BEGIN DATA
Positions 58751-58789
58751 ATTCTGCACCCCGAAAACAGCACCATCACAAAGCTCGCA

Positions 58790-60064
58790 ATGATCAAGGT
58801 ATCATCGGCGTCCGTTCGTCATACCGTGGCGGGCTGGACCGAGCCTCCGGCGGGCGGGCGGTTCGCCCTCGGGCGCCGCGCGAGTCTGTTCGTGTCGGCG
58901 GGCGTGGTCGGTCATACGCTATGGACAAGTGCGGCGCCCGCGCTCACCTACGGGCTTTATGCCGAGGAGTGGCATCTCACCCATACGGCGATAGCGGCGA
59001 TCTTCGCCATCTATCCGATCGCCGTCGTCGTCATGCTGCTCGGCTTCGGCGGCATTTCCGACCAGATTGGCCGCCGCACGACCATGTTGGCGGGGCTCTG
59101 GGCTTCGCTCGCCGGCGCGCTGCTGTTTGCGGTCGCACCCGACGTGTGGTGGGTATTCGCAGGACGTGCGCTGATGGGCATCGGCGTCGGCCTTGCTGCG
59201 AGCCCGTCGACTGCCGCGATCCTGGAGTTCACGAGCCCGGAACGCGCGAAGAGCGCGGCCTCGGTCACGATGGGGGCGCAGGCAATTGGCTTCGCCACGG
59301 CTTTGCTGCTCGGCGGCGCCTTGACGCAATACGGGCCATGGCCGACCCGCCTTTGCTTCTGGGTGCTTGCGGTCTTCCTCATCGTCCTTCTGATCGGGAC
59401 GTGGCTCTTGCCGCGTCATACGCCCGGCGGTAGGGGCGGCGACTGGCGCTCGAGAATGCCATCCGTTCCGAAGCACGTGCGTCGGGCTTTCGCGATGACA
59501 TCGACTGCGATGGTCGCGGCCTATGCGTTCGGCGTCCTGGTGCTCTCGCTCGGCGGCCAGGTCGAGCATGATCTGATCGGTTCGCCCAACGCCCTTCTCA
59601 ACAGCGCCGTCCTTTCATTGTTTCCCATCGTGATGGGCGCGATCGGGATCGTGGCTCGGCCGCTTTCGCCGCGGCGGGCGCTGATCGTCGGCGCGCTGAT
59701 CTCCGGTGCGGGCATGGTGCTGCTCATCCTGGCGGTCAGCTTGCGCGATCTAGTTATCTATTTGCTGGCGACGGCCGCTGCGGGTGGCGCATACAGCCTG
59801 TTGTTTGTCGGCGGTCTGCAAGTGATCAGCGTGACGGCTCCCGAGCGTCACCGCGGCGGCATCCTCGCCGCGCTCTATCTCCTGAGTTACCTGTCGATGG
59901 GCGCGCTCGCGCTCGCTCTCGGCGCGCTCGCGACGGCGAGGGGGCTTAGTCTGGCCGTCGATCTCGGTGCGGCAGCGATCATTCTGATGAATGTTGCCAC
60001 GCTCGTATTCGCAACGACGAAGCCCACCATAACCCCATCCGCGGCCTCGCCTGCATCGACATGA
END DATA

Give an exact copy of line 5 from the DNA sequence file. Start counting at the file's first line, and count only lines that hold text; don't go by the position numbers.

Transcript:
58801 ATCATCGGCGTCCGTTCGTCATACCGTGGCGGGCTGGACCGAGCCTCCGGCGGGCGGGCGGTTCGCCCTCGGGCGCCGCGCGAGTCTGTTCGTGTCGGCG